Performances are FREE to attend.


All workshops are on Sundays.

4PM – 5:30 Beginner’s Workshop
6PM – 8 Upper Division instrument building class
8:30 – ? Open Jam and featured performance



October 18
November 15 (coincides with East Austin Studio Tour)
December 20


January 17
February 28
March 14
April 18


Salvage Vanguard Theatre
2803 Manor Rd
Austin, TX


Beginner’s Workshop is free. Upper Division registration is $45 and includes materials. We’re accepting workshop preregistration for Oct 18th and Nov 15th. The first 2 workshops are filling up quickly!


More RBG Button Matrix (version 1)… 24 bit color!

I finally got around to assembling one of the pcb’s I had printed up for this project, and it works!

The circuit is just an STP16 chip sinking current on 16 common cathode RBG LEDs, and three transistors selecting whether red, green, or blue is active. The 16 buttons are tied to the STP16 pins as well, and all the other sides of the buttons are tied together and run out to the header. An AVR ATtiny84 connects over the header. The AVR “brain-board” is nothing more than the AVR chip itself, plus a button I use to change modes, and an 6-pin ISP header and resistor used for re-programming the chip. Seeing as the parts count could be exactly one 14-pin chip, future version of the board should probably have the option of putting that chip on the board directly.

This approach is unique because it uses one STP16 chip to sink the LED current (like the Peggy 2) and also uses that same chip to produce the scanning that reads the buttons. Thus only 7 pins are needed on a single microcontroller to control a very long string of boards: 3 pins for the three colors, 1 pin for reading the buttons, and 3 pins for shifting bits into the STP16. This is much simpler and equally powerful approach as Sparkfun’s SPI boards, which uses an 18-pin current sink chip, and two 16-pin shift register chips, as well as 13 pins on the IC. I have yet to test how many boards can be controlled by a single microcontroller, so we’ve yet to see how my approach really measures up…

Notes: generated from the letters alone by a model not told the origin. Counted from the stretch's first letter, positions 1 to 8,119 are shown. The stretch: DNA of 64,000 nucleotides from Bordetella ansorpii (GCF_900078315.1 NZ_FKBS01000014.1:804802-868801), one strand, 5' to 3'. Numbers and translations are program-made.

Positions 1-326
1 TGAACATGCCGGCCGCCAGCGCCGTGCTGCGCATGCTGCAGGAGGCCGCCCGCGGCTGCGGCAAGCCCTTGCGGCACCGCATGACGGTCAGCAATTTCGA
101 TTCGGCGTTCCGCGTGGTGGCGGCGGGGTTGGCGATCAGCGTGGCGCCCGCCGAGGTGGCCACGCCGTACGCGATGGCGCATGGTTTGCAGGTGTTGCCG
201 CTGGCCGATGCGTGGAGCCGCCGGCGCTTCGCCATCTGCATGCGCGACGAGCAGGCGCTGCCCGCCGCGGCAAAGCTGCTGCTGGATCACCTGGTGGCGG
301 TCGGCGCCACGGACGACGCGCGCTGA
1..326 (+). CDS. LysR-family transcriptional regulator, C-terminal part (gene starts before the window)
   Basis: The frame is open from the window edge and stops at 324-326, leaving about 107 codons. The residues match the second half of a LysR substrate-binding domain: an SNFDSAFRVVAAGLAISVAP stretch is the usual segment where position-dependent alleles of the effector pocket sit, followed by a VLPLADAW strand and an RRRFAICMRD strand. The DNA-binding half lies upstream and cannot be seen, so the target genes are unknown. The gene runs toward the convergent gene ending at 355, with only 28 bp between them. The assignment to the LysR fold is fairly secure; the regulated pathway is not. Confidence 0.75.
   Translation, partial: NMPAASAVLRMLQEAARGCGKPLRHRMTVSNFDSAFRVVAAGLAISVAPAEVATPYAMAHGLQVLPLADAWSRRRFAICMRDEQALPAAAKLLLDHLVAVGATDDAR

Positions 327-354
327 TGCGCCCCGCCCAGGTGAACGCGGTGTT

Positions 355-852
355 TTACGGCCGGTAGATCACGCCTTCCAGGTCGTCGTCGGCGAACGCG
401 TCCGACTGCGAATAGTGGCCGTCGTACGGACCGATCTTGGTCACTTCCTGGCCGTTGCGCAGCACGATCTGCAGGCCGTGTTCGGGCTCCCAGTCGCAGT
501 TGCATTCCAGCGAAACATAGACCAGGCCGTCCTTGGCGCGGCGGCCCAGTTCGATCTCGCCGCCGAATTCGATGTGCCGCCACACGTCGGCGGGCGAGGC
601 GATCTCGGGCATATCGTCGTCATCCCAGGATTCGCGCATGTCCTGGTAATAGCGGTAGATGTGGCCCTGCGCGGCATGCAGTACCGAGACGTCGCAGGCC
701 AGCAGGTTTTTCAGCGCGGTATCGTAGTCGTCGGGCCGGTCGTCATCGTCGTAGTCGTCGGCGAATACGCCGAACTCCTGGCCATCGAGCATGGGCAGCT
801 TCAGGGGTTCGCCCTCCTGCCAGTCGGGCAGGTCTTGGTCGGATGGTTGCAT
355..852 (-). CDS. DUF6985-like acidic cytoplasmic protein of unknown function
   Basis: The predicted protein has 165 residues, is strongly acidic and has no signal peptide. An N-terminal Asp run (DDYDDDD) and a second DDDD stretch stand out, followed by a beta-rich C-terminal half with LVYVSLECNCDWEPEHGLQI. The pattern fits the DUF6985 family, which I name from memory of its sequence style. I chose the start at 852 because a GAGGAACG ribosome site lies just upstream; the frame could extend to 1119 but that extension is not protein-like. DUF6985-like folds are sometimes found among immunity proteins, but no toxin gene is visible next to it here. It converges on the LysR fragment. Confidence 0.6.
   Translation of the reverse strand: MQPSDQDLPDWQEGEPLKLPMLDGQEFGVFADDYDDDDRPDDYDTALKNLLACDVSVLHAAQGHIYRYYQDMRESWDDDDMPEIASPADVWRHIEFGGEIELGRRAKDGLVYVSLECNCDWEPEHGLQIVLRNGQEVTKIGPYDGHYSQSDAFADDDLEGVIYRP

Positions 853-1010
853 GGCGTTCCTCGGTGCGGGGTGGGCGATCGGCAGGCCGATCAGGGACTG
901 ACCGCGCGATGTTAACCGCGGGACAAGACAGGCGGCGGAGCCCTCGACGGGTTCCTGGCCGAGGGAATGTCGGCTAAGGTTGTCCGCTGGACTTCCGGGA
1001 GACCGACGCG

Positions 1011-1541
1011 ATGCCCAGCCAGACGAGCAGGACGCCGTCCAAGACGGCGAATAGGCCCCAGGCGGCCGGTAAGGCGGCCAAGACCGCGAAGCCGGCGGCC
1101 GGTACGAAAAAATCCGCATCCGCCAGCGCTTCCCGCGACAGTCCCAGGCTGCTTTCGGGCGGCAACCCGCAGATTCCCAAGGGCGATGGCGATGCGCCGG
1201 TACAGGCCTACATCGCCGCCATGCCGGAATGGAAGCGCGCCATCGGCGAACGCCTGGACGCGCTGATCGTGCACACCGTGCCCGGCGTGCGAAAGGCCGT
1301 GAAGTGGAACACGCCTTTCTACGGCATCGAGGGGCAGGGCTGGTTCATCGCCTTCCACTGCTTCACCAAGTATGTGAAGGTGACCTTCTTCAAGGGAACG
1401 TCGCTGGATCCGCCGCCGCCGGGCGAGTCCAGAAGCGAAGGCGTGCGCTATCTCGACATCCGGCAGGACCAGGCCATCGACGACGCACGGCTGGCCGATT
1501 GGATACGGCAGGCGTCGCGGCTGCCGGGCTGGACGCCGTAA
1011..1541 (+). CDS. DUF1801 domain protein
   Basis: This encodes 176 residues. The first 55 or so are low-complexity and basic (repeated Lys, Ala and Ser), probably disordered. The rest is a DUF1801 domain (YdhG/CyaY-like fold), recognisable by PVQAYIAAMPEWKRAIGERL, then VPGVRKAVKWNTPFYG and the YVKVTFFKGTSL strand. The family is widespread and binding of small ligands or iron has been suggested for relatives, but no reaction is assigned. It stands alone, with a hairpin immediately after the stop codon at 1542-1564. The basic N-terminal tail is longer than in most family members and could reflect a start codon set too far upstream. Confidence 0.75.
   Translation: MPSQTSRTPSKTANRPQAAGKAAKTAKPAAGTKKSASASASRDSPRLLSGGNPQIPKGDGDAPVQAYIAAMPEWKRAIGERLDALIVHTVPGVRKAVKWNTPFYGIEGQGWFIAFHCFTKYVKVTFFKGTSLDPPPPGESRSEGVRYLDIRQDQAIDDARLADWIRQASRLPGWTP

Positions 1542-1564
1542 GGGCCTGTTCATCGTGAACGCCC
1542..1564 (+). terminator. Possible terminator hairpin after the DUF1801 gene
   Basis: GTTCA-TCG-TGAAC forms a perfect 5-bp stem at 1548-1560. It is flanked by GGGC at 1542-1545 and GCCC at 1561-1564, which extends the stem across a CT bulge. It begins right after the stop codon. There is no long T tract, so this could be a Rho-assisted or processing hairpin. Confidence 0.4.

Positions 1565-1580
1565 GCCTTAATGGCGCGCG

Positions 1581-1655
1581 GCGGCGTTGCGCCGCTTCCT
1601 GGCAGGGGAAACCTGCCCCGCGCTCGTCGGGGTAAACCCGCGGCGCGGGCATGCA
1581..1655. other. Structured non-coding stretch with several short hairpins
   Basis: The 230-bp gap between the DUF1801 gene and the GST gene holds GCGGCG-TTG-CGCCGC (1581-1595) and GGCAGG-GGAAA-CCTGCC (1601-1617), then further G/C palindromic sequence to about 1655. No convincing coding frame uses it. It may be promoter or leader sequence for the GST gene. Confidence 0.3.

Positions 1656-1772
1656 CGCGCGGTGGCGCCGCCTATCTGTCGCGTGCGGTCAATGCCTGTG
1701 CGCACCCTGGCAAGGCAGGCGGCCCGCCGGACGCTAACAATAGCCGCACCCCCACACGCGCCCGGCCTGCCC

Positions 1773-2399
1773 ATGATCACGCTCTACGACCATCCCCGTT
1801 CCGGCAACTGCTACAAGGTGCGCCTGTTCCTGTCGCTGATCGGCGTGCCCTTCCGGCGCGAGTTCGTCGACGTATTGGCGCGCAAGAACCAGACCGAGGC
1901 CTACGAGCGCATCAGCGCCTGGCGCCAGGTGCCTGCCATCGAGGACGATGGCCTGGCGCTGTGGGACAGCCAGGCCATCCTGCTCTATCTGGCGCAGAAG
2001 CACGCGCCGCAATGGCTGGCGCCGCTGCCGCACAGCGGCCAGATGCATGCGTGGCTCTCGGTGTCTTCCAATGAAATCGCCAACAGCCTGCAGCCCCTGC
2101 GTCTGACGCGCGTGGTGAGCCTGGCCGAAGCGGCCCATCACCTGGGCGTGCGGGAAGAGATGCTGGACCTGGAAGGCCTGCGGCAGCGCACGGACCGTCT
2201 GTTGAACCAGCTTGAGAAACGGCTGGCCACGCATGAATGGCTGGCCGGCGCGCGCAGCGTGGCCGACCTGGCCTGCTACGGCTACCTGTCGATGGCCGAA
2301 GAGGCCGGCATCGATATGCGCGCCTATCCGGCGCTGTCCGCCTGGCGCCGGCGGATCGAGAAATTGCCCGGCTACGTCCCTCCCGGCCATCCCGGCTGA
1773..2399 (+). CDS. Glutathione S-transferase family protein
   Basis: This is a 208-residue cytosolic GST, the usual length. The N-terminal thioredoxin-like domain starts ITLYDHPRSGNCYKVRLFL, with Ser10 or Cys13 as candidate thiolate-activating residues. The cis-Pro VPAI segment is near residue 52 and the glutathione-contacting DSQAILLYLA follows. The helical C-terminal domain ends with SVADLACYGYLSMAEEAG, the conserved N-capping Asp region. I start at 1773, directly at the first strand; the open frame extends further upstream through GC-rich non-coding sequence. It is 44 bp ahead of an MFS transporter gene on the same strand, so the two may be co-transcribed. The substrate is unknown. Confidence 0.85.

Full color (24-bit, which is 8-bit per “channel”) is possible, as seen in the video. However it’s fairly processor intensive and there’s not many free clock cycles. I’m using a software PWM, so using hardware PWM would speed things up of course.

Autonomous Bassline Generator

This is the first draft of an Autonomous Bassline Generator. The melodies are generated by a mathematical algorithm using the value of the Melody control as a seed. So it’s deterministic, not random.

An ATtiny44/84 chip generates Pulse-Width Modulated waves, into an analog resonant band-pass filter, whose frequency is modulated by a photocell. The ATtiny also is flashing an LED to the envelope of the notes, so you can either point the photocell at this LED to get cool old-skool analogue filter sounds, or point it at light/darkness in the room to control it manually. There’s Tap Tempo, as well as IR send/receive for syncing up to other devices!

Continue reading Autonomous Bassline Generator